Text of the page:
Turkish commercial loans grow at fastest pace in 20 months
Commercial loans in Turkey are growing at the fastest pace in almost two years.
Central bank data showed that commercial loans expanded by an annual 28.7 percent in the week of March 11, adjusted for exchange rate fluctuations over the past 13 weeks, the Dünya newspaper reported on Monday.
Turkey’s government is seeking to grow the economy by lending more to businesses, particularly to manufacturers and exporters who can help reduce the nation’s current account deficit. The central bank has helped stimulate lending by lowering its benchmark interest rate to 14 percent from 19 percent in the last four months of 2021 despite a sharp uptick in inflation.
Commercial loan volume has been increasing uninterruptedly since the end of October and the pace has accelerated this year, Dünya said, citing figures published by the nation’s banking watchdog.
Turkish companies are obtaining loans at an average annual interest rate of 20.3 percent, according to central bank figures. That compared with a rate of 21.6 percent at the start of September and 25.8 percent at the beginning of this year. Inflation in Turkey accelerated to 54.4 percent in February, the highest level in two decades.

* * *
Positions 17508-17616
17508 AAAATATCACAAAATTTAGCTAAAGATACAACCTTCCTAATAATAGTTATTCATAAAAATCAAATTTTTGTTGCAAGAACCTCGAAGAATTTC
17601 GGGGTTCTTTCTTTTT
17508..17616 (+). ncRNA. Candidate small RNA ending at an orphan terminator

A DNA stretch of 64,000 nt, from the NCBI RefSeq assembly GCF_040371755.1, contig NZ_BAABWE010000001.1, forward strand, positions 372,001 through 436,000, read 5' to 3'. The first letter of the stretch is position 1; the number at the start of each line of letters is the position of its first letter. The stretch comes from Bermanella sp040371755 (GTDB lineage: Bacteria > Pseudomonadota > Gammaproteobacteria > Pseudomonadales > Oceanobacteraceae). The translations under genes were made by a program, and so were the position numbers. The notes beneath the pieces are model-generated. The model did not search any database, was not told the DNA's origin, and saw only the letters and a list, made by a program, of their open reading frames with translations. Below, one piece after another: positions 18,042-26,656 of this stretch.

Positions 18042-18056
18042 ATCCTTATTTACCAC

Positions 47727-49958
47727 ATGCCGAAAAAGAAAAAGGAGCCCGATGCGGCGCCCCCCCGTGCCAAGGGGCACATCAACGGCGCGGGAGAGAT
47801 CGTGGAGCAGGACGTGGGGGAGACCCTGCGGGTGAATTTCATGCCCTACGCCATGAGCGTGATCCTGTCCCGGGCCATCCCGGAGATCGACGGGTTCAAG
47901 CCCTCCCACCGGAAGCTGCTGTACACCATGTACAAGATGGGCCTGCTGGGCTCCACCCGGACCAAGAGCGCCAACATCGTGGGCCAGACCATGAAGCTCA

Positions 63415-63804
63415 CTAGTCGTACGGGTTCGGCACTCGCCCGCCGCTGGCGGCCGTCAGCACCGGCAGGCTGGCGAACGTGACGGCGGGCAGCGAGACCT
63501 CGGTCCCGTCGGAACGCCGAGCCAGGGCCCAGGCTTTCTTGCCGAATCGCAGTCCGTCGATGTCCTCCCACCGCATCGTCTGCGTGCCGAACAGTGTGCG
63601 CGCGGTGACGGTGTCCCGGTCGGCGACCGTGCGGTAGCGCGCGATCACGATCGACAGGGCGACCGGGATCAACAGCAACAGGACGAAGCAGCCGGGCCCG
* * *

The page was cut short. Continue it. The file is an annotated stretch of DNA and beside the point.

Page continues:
While 45 percent of commercial loan volume belongs to the three largest state-run banks, other lenders have been growing their loans at a much faster pace, Dünya said. Commercial loan volume at foreign-owned banks in Turkey rose by 15.2 percent since the start of the year and by 12.5 percent at other private deposit banks. Volume at state-run lenders expanded by 8.2 percent, it said.
The increase in commercial loans coincides with the government approving an increase in borrowing available via its Credit Guarantee Fund (KGF). On Feb. 12, the government announced an extra 60 billion liras ($4.04 billion) of guarantees under the fund, which banks can use as a basis to lend more to companies at lower rates of interest.